Sharon Lerner of the Intercept reports that long-term exposure to air pollution could make the coronavirus more deadly, especially for communities of low wealth.
In the U.S., she reports, an "underlying health disparity along with the failure to maintain the public health systems by paying for enough emergency equipment, planning, and primary care physicians, leave the poor at particular risk from the coronavirus."
The health problems that result from exposure to air pollution, in particular, could make it harder for people to fight off the virus when they are infected. "In the U.S., some 141 million Americans, more than 43 percent of the population, now live in a county that failed on at least one basic measure of air quality, according to a 2019 report from the American Lung Association."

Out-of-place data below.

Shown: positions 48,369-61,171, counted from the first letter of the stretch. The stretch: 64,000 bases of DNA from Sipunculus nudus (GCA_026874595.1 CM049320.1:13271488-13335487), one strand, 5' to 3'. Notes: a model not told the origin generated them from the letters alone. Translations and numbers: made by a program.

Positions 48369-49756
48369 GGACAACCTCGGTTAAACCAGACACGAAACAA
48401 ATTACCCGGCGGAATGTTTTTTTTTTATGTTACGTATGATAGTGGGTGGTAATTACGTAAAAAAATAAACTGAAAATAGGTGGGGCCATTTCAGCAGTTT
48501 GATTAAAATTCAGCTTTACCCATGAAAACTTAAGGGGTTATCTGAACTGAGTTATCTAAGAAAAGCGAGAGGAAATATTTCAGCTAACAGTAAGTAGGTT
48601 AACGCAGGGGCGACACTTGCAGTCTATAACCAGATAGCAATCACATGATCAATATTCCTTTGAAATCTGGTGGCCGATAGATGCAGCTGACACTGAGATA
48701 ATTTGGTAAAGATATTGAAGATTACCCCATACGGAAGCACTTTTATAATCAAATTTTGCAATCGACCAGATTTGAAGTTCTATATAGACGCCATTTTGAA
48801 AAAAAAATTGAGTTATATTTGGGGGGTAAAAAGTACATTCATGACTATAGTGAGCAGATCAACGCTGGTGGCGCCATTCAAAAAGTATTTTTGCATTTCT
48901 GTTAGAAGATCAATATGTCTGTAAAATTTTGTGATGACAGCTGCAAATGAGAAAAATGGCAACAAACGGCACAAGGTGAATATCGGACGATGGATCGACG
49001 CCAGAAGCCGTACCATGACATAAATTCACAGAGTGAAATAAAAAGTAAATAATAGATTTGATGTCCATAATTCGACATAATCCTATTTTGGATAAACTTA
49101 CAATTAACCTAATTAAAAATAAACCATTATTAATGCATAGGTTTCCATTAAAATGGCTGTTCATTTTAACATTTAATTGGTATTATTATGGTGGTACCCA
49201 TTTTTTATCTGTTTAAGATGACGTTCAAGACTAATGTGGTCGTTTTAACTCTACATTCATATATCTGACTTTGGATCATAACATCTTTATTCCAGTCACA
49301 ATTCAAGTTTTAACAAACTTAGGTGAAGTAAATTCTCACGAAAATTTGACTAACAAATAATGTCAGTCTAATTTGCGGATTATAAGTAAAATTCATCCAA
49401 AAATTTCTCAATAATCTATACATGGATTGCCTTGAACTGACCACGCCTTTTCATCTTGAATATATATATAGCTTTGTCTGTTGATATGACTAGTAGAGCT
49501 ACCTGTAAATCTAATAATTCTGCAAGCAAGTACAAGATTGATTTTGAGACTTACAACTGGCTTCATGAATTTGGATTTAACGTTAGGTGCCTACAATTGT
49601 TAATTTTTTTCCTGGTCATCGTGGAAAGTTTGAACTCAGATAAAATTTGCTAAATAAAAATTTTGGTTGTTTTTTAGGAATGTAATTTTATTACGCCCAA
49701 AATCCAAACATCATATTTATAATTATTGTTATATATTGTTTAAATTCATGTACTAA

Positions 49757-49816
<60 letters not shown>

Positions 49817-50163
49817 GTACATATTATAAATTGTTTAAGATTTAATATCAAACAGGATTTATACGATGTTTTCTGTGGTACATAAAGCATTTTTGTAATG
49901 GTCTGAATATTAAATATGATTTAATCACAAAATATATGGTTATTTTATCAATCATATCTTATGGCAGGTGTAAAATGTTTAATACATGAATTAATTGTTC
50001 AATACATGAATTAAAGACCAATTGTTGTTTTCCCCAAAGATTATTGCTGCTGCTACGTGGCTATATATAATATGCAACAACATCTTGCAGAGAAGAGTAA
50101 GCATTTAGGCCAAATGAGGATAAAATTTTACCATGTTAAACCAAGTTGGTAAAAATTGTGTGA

That discrepancy impacts life expectancy — "the gap between the wealthiest 1 percent of Americans and the poorest 1 percent is almost 15 years," Lerner reports — and now it is an immediate threat. Dr. Elena Craft, senior director for climate and health with the Environmental Defense Fund, tells Lerner, "The same people who are risk for the worst impact of the coronavirus are the ones who are already suffering the most because of air pollution. Places like Seattle, New York, and Houston — these major metropolitan areas are impacted by air pollution in a very serious way. Many of them don’t meet the guidelines for particulate matter and ozone. So it’s the double-whammy effect where they already have underlying chronic conditions that predispose them to adverse effects from the virus.”
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